All of us – no matter where we live, where we work or whether we consider ourselves left or right or somewhere in the middle – share at least one thing: We are eternally grateful for the dedication of the doctors, nurses, EMTs and other frontline responders who have worked tirelessly, even when tired-to-the-bone, throughout the pandemic.
In the early days of the COVID-19 crisis, we all remember how residents of New York City took to the streets or their balconies each night at 7 p.m. to bang on pots to show their appreciation for the work of these healthcare heroes. It was a moving sight amid so much tragedy.
But there is another group of heroes that have rarely been given the credit they deserve during these challenging times: parents.
Although children and teens sometimes forget that their parents are real people with real struggles of their own, mothers and fathers have had to deal with enormous stresses as a result of the pandemic. They’ve had to deal with social isolation, job insecurity, financial hardships, family health crises, loss of loved ones and more. Through it all, they’ve needed to be there for their kids, reassuring them that normal life would return.
Parents had an enormous amount to deal with. Young people who already dealt with various mental health issues found their symptoms heightened, while many others experienced those challenges for the first time. Depression and anxiety were (and continue to be) widespread, but many kids exhibited an increase in anger, aggressiveness and impulsivity as they attempted to manage remote schooling, the loss of social connections and activities, and the lack of privacy and space that came with 24/7 togetherness with family.
And, as kids and teens tend to do, they often took out their frustrations on their parents.
At North Shore Child & Family Guidance Center, we recognized early on that the pandemic would put a strain not only on kids but also on their families. We started a series of free, virtual Pandemic Parent Support Groups where mothers, fathers and other caregivers could express their own frustrations and learn from others that they were not alone.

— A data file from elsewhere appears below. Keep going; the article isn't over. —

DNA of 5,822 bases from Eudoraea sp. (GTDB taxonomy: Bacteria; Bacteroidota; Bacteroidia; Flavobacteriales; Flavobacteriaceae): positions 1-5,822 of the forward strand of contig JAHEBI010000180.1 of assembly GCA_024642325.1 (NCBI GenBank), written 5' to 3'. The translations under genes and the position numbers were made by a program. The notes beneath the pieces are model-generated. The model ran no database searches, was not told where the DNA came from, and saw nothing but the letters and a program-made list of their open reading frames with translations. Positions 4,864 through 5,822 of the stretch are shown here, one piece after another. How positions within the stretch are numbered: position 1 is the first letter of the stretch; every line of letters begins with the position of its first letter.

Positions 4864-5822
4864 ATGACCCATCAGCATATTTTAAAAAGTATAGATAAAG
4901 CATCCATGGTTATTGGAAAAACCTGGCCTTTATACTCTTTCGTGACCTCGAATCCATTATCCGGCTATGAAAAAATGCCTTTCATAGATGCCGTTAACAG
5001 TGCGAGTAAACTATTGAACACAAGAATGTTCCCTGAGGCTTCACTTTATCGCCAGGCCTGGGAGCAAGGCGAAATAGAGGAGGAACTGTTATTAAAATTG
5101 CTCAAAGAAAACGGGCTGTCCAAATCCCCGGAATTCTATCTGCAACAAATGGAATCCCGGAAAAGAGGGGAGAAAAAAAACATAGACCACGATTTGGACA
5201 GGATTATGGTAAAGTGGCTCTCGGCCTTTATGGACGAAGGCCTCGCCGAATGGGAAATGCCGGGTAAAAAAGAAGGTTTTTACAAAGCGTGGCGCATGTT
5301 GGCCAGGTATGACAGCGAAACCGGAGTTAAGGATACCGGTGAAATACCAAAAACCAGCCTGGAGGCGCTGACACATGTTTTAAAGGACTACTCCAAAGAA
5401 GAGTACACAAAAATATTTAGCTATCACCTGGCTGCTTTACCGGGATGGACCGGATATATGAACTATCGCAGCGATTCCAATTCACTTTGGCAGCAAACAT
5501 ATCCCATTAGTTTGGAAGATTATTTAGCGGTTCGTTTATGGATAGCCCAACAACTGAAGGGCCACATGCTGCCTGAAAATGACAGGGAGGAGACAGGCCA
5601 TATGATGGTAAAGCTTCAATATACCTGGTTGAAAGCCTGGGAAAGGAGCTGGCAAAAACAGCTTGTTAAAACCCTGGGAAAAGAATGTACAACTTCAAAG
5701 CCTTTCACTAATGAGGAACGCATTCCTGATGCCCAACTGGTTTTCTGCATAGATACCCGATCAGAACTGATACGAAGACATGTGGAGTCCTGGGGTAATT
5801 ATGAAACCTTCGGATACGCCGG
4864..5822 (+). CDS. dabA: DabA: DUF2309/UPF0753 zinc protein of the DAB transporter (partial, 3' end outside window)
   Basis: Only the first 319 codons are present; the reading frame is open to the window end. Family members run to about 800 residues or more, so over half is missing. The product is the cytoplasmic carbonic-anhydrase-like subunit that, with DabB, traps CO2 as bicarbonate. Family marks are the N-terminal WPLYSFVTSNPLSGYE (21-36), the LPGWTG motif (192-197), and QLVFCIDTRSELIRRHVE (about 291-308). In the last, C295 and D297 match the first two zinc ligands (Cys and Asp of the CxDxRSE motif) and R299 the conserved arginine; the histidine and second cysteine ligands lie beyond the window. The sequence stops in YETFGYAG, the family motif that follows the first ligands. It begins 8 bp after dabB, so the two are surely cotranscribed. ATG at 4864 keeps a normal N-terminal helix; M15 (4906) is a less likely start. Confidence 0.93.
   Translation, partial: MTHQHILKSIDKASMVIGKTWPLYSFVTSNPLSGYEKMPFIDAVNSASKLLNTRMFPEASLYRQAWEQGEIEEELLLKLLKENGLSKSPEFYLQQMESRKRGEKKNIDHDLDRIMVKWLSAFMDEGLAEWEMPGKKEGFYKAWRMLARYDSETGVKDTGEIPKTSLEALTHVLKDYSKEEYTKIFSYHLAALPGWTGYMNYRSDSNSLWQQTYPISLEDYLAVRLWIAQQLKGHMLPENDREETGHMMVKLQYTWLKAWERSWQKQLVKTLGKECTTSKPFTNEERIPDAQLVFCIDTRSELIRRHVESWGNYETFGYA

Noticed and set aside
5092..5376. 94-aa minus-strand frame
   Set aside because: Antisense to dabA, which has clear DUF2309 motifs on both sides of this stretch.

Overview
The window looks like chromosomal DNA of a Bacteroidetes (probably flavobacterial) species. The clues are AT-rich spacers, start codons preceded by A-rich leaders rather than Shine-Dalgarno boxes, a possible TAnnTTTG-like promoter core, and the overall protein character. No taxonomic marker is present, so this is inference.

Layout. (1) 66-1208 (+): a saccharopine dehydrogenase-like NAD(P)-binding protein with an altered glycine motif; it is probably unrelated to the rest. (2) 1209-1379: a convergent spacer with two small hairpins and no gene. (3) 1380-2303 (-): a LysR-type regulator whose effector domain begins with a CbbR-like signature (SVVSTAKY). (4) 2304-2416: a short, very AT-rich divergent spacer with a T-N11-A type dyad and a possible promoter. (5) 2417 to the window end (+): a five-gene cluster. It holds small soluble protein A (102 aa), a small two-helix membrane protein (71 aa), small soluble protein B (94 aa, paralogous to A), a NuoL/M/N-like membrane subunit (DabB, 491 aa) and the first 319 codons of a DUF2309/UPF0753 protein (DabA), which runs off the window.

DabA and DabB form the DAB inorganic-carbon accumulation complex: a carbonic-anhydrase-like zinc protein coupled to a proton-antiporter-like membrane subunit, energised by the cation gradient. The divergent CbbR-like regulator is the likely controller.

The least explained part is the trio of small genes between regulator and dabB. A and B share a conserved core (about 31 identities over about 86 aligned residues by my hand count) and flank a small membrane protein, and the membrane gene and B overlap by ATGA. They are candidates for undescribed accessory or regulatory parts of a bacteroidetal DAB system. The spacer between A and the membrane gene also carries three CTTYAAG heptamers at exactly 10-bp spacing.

With the guidance of one of our therapists, they shared ideas for helping children structure their time. They spoke of the struggles of remote schooling and learned coping strategies. They learned how to be a “container,” or a kind of safety valve, for their children’s feelings. And they were given a safe space to express their own fears.
Today, in what is often called “the new normal,” most of us are in a different place when it comes to the pandemic. Kids are back in school; the vaccine has provided a level of comfort that didn’t exist in the early days of the virus; and we are able to be out and about in the world once again, albeit with precautions and wariness.
Still, the challenges for kids and parents alike are far from over. We are just beginning to realize how the pandemic has impacted our children’s feelings of security and wellbeing, while still dealing with our own fears. Uncertainty remains about what will happen in the future.
But one thing gives me comfort: After witnessing the courage, steadfastness and love parents displayed during these last 19 months, I am certain that they will rise to the challenge.
If you are a parent or caregiver, give yourself credit for all you’ve done for your family. Be sure to engage in self-care while you continue to care for your kids and your community. The usual coping skills apply: support from friends, exercise, time in nature, meditation—whatever helps you take a deep breath and feeds your spirit.
Finally, reach out for professional support if you are feeling overwhelmed or if your children are struggling. Real heroes know that going it alone—especially as we enter the hectic holiday season—doesn’t make you brave. We are all navigating uncharted waters, and sharing our thoughts, expectations, successes and frustrations with other parents can strengthen our confidence and help steer us on a course that enhances performance, achievement and fulfilment.